Sarah Jane Smith

Starring: Elisabeth Sladen
Big Finish Productions
RRP 9.99
ISBN 1 903654 92 0, BFPSJSCD01
Available now

Investigative reporter Sarah Jane Smith is running scared. Living under false names, she has few friends and even fewer clues as to those who have destroyed her reputation. Will she find answers in the village of Cloots Coombe...?

Professor Bernice Summerfield was not the first Doctor Who companion to get her own series. Years earlier, Sarah Jane Smith took the lead (excuse the pun) in the pilot episode of K-9 and Company. A TV series never materialised, but nevertheless Sarah and K-9 have since appeared in a number of short stories. Now Big Finish has taken the popular character a stage further, by giving Ms Smith her own series of adventures on CD.

Of course, Elisabeth Sladen is no stranger to audio drama, having played Sarah on vinyl in Doctor Who and the Pescatons and on the radio in Exploration: Earth, The Paradise of Death and The Ghosts of N-Space. She also played Lady Ninan in Big Finish's Professor Bernice Summerfield: Walking to Babylon. Sladen exercises her emotional range further here than she ever got the opportunity to do in Who on television - the drama opens with a moving display of grief on her part.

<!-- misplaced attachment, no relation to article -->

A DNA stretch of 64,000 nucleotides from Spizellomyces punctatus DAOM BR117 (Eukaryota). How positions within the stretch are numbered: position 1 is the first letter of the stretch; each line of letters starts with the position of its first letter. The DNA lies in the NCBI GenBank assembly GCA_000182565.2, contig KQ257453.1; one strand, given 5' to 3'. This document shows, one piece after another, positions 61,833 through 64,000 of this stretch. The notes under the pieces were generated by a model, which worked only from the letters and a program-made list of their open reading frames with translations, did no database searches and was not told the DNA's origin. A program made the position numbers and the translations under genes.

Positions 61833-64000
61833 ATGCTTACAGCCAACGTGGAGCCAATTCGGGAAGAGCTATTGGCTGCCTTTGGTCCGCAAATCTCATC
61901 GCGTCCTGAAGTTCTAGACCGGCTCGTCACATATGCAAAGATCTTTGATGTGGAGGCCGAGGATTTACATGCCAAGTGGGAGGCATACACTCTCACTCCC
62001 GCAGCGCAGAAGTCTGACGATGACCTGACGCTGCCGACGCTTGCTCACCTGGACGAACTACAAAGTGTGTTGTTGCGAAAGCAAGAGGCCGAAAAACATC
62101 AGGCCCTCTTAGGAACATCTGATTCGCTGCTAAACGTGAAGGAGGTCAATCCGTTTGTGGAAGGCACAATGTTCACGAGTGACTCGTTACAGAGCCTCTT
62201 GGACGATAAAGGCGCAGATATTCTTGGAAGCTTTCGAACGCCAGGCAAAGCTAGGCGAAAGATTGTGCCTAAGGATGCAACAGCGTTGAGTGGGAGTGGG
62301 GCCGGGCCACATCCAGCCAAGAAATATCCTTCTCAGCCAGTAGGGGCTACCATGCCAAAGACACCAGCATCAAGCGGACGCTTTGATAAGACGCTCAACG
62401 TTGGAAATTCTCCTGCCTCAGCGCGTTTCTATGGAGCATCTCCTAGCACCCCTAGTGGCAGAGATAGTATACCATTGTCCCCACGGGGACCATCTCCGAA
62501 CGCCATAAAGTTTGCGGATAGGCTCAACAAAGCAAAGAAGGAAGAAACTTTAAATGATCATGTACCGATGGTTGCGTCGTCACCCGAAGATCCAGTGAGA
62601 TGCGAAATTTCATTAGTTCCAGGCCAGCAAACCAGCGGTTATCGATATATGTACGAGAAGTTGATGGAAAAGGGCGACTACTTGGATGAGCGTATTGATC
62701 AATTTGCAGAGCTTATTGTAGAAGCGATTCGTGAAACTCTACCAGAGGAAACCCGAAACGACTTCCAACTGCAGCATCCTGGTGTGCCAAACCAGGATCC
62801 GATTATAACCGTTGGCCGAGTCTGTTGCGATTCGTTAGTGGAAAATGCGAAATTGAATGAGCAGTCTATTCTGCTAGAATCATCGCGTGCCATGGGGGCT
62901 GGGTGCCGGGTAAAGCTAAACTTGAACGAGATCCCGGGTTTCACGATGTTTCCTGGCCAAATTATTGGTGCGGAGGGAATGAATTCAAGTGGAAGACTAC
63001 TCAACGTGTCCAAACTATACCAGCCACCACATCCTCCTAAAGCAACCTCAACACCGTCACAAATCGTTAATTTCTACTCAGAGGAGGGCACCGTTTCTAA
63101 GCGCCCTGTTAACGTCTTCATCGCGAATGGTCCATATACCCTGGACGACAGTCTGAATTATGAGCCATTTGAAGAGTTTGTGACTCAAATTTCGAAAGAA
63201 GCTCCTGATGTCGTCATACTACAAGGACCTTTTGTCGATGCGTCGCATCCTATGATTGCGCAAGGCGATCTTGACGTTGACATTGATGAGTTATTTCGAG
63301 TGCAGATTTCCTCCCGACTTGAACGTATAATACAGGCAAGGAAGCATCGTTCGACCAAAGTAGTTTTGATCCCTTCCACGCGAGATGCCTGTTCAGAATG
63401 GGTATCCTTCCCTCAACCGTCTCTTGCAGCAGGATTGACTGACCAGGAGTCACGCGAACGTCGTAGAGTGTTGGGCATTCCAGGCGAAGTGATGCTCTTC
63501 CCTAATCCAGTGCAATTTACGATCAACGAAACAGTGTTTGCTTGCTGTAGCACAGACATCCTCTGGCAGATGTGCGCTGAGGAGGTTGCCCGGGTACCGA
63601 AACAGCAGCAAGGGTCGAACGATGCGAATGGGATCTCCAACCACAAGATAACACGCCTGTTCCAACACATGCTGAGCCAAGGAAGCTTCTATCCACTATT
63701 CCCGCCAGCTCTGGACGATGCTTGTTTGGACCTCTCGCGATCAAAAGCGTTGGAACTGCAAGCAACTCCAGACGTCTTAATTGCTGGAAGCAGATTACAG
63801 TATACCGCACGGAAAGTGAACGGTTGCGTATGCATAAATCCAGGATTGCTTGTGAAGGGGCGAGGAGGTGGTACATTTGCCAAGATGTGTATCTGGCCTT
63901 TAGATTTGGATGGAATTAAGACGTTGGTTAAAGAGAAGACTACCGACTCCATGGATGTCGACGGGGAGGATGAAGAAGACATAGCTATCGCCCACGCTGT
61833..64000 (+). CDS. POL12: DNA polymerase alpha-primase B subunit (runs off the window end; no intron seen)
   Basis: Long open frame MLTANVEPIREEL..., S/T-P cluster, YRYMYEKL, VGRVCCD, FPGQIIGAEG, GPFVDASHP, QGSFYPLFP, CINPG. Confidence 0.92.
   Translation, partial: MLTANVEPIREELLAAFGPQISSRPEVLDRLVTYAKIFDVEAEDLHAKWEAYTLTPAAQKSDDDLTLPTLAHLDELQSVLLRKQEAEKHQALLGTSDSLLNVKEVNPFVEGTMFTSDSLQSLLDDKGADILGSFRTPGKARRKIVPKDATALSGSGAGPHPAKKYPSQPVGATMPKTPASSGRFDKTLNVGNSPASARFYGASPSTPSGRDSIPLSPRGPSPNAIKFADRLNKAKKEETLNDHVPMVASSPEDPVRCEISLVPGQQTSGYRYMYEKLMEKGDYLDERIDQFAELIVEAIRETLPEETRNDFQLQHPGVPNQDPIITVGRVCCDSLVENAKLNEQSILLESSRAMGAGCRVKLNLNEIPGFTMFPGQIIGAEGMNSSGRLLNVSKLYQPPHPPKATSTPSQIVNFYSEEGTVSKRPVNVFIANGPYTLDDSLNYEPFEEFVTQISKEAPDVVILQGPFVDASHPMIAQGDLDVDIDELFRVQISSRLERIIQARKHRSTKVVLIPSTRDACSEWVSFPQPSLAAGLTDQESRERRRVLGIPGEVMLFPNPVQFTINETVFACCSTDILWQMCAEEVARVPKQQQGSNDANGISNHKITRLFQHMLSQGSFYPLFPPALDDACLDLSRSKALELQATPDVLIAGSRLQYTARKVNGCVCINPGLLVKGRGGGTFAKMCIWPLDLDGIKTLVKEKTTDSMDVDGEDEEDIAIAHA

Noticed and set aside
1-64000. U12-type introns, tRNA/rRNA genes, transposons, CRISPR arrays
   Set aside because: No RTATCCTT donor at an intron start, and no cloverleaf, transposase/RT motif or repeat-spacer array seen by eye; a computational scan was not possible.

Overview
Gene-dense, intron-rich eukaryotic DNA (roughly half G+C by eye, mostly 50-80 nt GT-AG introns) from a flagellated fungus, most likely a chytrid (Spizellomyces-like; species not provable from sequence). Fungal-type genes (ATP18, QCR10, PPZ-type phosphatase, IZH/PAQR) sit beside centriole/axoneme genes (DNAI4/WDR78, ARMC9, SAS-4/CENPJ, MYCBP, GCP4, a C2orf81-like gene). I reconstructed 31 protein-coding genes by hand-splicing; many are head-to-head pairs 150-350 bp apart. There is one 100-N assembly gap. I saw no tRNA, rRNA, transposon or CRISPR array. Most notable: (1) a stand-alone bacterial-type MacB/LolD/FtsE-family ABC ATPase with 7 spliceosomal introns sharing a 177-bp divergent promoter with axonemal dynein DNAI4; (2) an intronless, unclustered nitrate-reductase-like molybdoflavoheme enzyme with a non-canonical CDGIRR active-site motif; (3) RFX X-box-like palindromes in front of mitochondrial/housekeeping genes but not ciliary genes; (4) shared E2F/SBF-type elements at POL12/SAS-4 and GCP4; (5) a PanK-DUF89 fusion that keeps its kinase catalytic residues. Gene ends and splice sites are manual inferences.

K-9, however, is conspicuous by his absence. In fact, he is never even mentioned, which is something of an oversight. I doubt Elisabeth Sladen will miss him too much, though - in a recent interview for MJTV's The Actor Speaks series, she said that Sarah should have palmed the metal mutt off on to Brendan! Perhaps that's exactly what Sarah did, because we learn that Brendan is also out of the picture, currently residing in San Francisco. Instead, Sarah is backed-up by a new ensemble of characters, which include the appealingly sarcastic Josh Townsend (Jeremy James) and a sinister bunch of corporate villains.

There's a lot of back-story to establish in this introductory tale. Writer Terrance Dicks gradually (perhaps a little too gradually) explains why Sarah became a recluse and how she survives such an existence. The establishing of such details comes at the expense of the story being able to distinguish itself in its own right. No sooner has the plot started to make sense than it has come to an abrupt end.

So, this is not as impressive a debut as Big Finish's Bernice series enjoyed, but it does show promise for future development.

Richard McGinlay